For example, this could mean scanning their environment and considering if recruitment and employment policies and processes unreasonably bar people of certain age groups from being employed or continuing to work. An employer must work around the changes that are required to address this.
Are there any exceptions?
The Equal Opportunity Act includes some exceptions. This means that discrimination may not be against the law in particular circumstances.
- Hiring a person of a particular age to provide domestic or personal services in a person’s home. This may include the care, instruction or supervision of children or personal care services. An example is when someone of a certain age and gender is required to assist a person in their home with toileting, showering, and rehabilitation.
In a situation like this, an employer discriminates when it is reasonable to protect the physical, psychological or emotional wellbeing of the children in a person’s care.
- Hiring a person of a particular age where it is a genuine occupational requirement that a person be of a particular age. Like, in a dramatic or an artistic performance, entertainment, photographic or modeling work, when this is necessary for reasons of authenticity or credibility.
- An employer may pay an employee who is under the age of 21 years according to the employee's age.
- A person may take a special measure for the purpose of promoting substantive equality for members of a group with a particular attribute. For example, an employer could promote employment of older workers when they can show that older workers within the industry face discrimination and that the measure seeks to address this disadvantage.
Mature-age workers resource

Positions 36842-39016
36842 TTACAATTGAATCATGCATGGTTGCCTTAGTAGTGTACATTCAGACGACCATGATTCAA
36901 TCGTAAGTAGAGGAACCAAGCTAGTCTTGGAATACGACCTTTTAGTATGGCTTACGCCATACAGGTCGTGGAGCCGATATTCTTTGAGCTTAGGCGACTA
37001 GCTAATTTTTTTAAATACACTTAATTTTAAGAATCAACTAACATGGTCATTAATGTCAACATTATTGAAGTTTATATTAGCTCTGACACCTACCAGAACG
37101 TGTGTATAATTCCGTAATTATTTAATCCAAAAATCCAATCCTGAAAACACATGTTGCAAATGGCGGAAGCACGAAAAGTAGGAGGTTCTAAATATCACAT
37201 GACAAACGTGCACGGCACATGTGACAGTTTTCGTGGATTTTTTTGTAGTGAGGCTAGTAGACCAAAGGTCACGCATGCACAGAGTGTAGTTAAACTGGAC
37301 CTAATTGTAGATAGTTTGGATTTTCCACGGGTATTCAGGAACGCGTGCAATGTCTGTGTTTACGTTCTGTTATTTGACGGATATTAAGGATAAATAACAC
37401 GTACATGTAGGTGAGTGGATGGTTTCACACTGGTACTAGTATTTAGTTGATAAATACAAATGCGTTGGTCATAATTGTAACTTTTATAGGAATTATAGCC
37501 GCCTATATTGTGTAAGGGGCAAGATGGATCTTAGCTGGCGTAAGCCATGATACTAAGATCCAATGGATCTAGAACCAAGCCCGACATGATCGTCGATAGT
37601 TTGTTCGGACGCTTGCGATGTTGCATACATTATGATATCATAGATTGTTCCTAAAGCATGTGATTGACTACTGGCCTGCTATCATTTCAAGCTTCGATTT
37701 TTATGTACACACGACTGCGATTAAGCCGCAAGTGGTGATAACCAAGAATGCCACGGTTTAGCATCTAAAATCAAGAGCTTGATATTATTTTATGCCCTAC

Discrimination against mature age workers is widespread. Mature aged workers commonly complain that they face discrimination because of their age when applying for jobs, overlooked for training or promotion, or pressured into taking redundancy packages or retirement. Age discrimination and compulsory retirement are not only against the law but also bad for business and costly for employers as well as the community.
See our resource for mature-age workers and their rights under the Equal Opportunity Act.
The Age Discrimination in Employment Act of 1967, is a US labor law that forbids employment discrimination against anyone at least 40 years of age in the United States. In 1967, the bill was signed into law by President Lyndon B. Johnson.
The ADEA prevents age discrimination and provides equal employment opportunity under conditions that were not explicitly covered in Title VII of the Civil Rights Act of 1964. It also applies to the standards for pensions and benefits provided by employers and requires that information concerning the needs of older workers be provided to the general public.
Scope of protection
The ADEA includes a broad ban against age discrimination against workers over the age of forty, and also specifically prohibits:
- Discrimination in hiring, promotions, wages, and termination of employment and layoffs.
- Statements of specifications in age preference or limitations.
- Denial of benefits to older employees: an employer may reduce benefits based on age only if the cost of providing the reduced benefits to older workers is the same as the cost of providing full benefits to younger workers.
Since 1986, it has prohibited mandatory retirement in most sectors, with phased elimination of mandatory retirement for tenured workers, such as college professors, in 1993.
Mandatory retirement based on age is permitted for:
- Executives over age 65 in high policy-making positions who are entitled to a pension over a minimum yearly amount.
- The ADEA applies to employers who employ at least twenty employees on a regular basis within the current or prior calendar year.
The ADEA was amended in 1986, and then again in 1991 by the Older Workers Benefit Protection Act (Pub. L. 101-433) and the Civil Rights Act of 1991 (Pub. L. 102-166).